Sanchez v. Rackley

Filing 17

FINDINGS and RECOMMENDATIONS signed by Magistrate Judge Edmund F. Brennan on 8/30/2017 RECOMMENDING 11 Motion to Dismiss be granted and Clerk be directed to close the case. Referred to Judge Morrison C. England, Jr. Objections due within 14 days after being served with these findings and recommendations. (Henshaw, R)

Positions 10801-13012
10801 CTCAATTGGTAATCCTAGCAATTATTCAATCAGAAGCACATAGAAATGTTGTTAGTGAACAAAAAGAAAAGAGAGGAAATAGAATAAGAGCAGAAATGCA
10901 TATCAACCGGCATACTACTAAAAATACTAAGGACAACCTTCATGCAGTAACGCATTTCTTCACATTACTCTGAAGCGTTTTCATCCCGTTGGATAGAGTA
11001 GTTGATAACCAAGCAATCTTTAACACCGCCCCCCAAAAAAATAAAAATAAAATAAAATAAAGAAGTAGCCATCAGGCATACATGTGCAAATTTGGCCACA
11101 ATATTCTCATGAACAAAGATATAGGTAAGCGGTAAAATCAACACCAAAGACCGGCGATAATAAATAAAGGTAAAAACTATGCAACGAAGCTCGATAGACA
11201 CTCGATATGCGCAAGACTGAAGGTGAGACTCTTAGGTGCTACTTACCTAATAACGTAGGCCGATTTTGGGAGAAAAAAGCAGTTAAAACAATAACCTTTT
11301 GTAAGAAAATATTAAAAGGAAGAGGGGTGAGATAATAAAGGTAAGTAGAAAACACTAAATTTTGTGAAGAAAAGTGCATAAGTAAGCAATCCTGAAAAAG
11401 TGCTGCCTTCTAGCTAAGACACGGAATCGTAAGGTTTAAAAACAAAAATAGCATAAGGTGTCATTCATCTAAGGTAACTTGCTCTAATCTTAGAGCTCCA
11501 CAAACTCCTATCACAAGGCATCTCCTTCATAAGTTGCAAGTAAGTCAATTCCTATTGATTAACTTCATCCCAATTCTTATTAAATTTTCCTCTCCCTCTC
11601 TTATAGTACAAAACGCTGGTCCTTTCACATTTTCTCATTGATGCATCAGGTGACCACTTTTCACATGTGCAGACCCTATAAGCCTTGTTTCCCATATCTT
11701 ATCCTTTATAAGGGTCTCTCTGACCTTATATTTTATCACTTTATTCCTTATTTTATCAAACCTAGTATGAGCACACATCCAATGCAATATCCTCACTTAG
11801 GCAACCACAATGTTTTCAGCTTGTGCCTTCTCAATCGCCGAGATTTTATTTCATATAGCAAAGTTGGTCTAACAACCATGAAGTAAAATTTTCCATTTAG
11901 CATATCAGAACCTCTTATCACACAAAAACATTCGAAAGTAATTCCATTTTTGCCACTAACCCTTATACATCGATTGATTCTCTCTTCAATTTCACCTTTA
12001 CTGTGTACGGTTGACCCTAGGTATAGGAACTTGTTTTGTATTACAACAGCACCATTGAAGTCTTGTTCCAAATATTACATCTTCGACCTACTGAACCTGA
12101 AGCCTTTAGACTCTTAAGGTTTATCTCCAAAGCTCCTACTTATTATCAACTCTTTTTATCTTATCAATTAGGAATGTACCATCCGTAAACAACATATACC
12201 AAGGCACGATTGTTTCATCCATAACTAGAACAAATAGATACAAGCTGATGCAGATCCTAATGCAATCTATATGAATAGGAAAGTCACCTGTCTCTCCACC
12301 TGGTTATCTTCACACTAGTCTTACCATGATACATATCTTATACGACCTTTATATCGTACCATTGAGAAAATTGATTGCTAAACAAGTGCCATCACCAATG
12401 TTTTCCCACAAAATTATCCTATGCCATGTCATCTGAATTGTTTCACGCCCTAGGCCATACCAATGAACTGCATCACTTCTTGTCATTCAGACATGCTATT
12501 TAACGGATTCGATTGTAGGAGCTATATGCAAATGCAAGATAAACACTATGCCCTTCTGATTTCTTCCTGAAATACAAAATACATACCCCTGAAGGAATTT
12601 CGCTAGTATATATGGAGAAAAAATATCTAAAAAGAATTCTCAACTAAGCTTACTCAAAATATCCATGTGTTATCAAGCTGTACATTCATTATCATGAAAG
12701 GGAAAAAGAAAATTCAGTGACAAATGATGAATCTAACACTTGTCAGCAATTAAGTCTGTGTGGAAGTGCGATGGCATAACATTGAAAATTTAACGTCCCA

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1 2 3 4 5 6 7 8 UNITED STATES DISTRICT COURT 9 FOR THE EASTERN DISTRICT OF CALIFORNIA 10 11 REFUGIO SANCHEZ, 12 Petitioner, 13 14 No. 2:16-cv-2123-MCE-EFB P v. FINDINGS AND RECOMMENDATIONS DAVID B. LONG, Warden,1 15 Respondent. 16 Petitioner is a state prisoner proceeding without counsel in this petition for writ of habeas 17 18 corpus under 28 U.S.C. § 2254. Respondent moves to dismiss the petition as untimely and for 19 failure to state a cognizable claim. ECF No. 11. As discussed below, the petition is untimely and 20 must be dismissed. 21 I. Background 22 Petitioner was convicted of vehicular manslaughter with gross negligence, willful flight 23 causing death, driving under the influence with injury, and driving with a blood alcohol content 24 more than .08 with injury. Documents Lodged ISO Resp.’s Motion to Dismiss (hereinafter “Lod. 25 1 26 27 28 David B. Long, current warden of California City Correctional Facility (where petitioner is incarcerated), is hereby substituted as respondent. Rule 2(a), Rules Governing Section 2254 Cases in the U.S. District Courts; Bittingham v. United States, 982 F.2d 378, 379 (9th Cir. 1992) (“The proper respondent in a federal habeas corpus petition is the petitioner’s immediate custodian.”). 1 1 Docs.”), Lod. Doc. 1. On July 31, 2006, he was sentenced to 30 years in prison. Id. Petitioner 2 did not appeal the conviction or sentence. He did file three state petitions for writ of habeas 3 corpus, beginning in 2015. Lod. Docs. 2-9. 4 II. The Limitations Period 5 Under the Anti-terrorism and Effective Death Penalty Act (“AEDPA”), a one-year 6 limitations period for seeking federal habeas relief begins to run from the latest of: (1) the date the 7 judgment became final on direct review or the expiration of the time for seeking such review (or 8 April 25, 1996, if the judgment became final prior to AEDPA’s enactment), (2) the date on which 9 a state-created impediment to filing is removed, (3) the date the United States Supreme Court 10 makes a new rule retroactively applicable to cases on collateral review, or (4) the date on which 11 the factual predicate of a claim could have been discovered through the exercise of due diligence. 12 28 U.S.C. § 2244(d)(1)(A)-(D); Malcom v. Payne, 281 F.3d 951, 955 (9th Cir. 2002). 13 a. Statutory Tolling 14 No statute tolls the limitations period “from the time a final decision is issued on direct 15 state appeal [to] the time the first state collateral challenge is filed . . ..” Nino v. Galaza, 183 F.3d 16 1003, 1006 (9th Cir. 1999). However, if a petitioner properly files a state post-conviction 17 application prior to the expiration of the limitations period, the period is tolled and remains tolled 18 for the entire time that application is “pending.” 28 U.S.C. § 2244(d)(2). “[A]n application is 19 ‘properly filed’ when its delivery and acceptance are in compliance with the applicable laws and 20 rules governing filings.” Artuz v. Bennett, 531 U.S. 4, 8 (2000). In California, a properly filed 21 post-conviction application is “pending” during the intervals between a lower court decision and 22 the filing of a new petition in a higher court if the second petition was filed within a “reasonable 23 time” after the denial of the first. Carey v. Saffold, 536 U.S. 214, 221 (2002); Stancle v. Clay, 24 692 F.3d 948, 956 (9th Cir. 2012); see also Velasquez v. Kirkland, 639 F.3d 964, 968 (9th Cir. 25 2011) (finding that delays of ninety-one days and eighty-one days are “far longer than the 26 Supreme Court’s thirty-to-sixty-day benchmark for California’s ‘reasonable time’ requirement,” 27 and are, without adequate explanation, unreasonable under California law). 28 ///// 2 1 A federal habeas application does not provide a basis for statutory tolling, Duncan v. 2 Walker, 533 U.S. 167, 181-82 (2001), nor does a state petition filed after the federal limitations 3 period has expired, Ferguson v. Palmateer, 321 F.3d 820, 823 (9th Cir. 2003). 4 A petitioner may be entitled to statutory tolling for the time that additional rounds of state 5 habeas petitions are pending (provided they were filed prior to the expiration of the limitations 6 period), although the time between rounds is not tolled. Cross v. Sisto, 676 F.3d 1172, 1178-79 7 (9th Cir. 2012); Porter v. Ollison, 620 F.3d 952, 958 (9th Cir. 2010). For tolling to be applied 8 based on a subsequent round, that subsequent set of petitions cannot be untimely or improperly 9 successive. Porter, 620 F.3d at 958. 10 b. Equitable Tolling 11 The limitations period may also be equitably tolled where a habeas petitioner establishes 12 two elements: (1) that he has been pursuing his rights diligently, and (2) that some extraordinary 13 circumstance stood in his way and prevented timely filing. Holland v. Florida, 560 U.S. 631 14 (2010). Petitioner has the burden of showing facts entitling him to equitable tolling. Smith v. 15 Duncan, 297 F.3d 809, 814 (9th Cir. 2002); Miranda v. Castro, 292 F.3d 1063, 1065 (9th Cir. 16 2002). The threshold necessary to trigger equitable tolling is very high, “lest the exceptions 17 swallow the rule.” Waldron-Ramsey v. Pacholke, 556 F.3d 1008, 1011 (9th Cir. 2009). Equitable 18 tolling may be applied only where a petitioner shows that some external force caused the 19 untimeliness. Id. 20 21 c. The Equitable Exception for Innocence In addition, the statute of limitations is subject to an actual innocence exception.2 A 22 petitioner may have her untimely filed case heard on the merits if she can persuade the district 23 court that it is more likely than not that no reasonable juror would have convicted her. McQuiggin 24 v. Perkins, __ U.S. __ , 133 S. Ct. 1924, 1928, 1933 (2013); Lee v. Lampert, 653 F.3d 929, 937 25 (9th Cir. 2011) (en banc). “Unexplained delay in presenting new evidence bears on the 26 27 28 2 This exception is also known variably as the “miscarriage of justice” exception and the “Schlup gateway,” after Schlup v. Delo, 513 U.S. 298 (1995), in which the U.S. Supreme Court held that a habeas petitioner whose claims were procedurally barred could nevertheless obtain a determination on the merits of his petition if he made the requisite showing of actual innocence. 3 1 determination whether the petitioner has made the requisite showing.” McQuiggin, 133 S. Ct. at 2 1935. For example, the “court may consider how the timing of the submission and the likely 3 credibility of a petitioner’s affiants bear on the probable reliability” of his evidence of innocence. 4 Id. 5 III. Analysis 6 Respondent moves to dismiss on the ground that the petition is untimely under AEDPA. 7 As respondent points out, the limitations period began to run on September 29, 2006, the day on 8 which petitioner’s opportunity to seek direct review expired. 28 U.S.C. § 2244(d)(1)(A). 9 Petitioner advances no reason for a later start-date under § 2244(d)(1)(B), (C), or (D). He does 10 argues, however, that the limitations period did not begin until the California Supreme Court’s 11 decision in his third habeas petition, but the limitations period runs from the finality of the 12 judgment of conviction, not any subsequent judgment in a state habeas case. Otherwise, 13 § 2244(d)(2), which provides for tolling during pending state habeas cases, would be 14 unnecessary. 15 Moreover, all of petitioner’s state habeas petitions were filed well outside the federal 16 limitations period, which expired on September 29, 2007. State petitions filed after the expiration 17 of the federal limitations period cannot toll the limitations period. Ferguson, 321 F.3d at 823. 18 Thus, this case presents no grounds for statutory tolling. 19 20 In addition, petitioner advances no equitable grounds under which this court could consider his untimely petition. Accordingly, the petition must be dismissed.3 21 IV. Recommendation 22 As the petition is untimely, and petitioner has not presented facts that would justify tolling 23 the limitations period or applying an exception thereto, it is RECOMMENDED that respondent’s 24 December 6, 2016 motion to dismiss (ECF No. 11) be granted and the Clerk be directed to close 25 the case. 26 ///// 27 28 3 As the case must be dismissed as untimely, the court need not consider respondent’s additional argument that the petition fails to raise a cognizable federal claim. 4 1 These findings and recommendations are submitted to the United States District Judge 2 assigned to the case, pursuant to the provisions of 28 U.S.C. § 636(b)(l). Within fourteen days 3 after being served with these findings and recommendations, any party may file written 4 objections with the court and serve a copy on all parties. Such a document should be captioned 5 “Objections to Magistrate Judge’s Findings and Recommendations.” Any reply to the objections 6 shall be served and filed within fourteen days after service of the objections. Failure to file 7 objections within the specified time may waive the right to appeal the District Court’s order. 8 Turner v. Duncan, 158 F.3d 449, 455 (9th Cir. 1998); Martinez v. Ylst, 951 F.2d 1153 (9th Cir. 9 1991). In his objections petitioner may address whether a certificate of appealability should issue 10 in the event he files an appeal of the judgment in this case. See Rule 11, Rules Governing Section 11 2254 Cases (the district court must issue or deny a certificate of appealability when it enters a 12 final order adverse to the applicant). 13 DATED: August 30, 2017. 14 15 16 17 18 19 20 21 22 23 24 25 26 27 28 5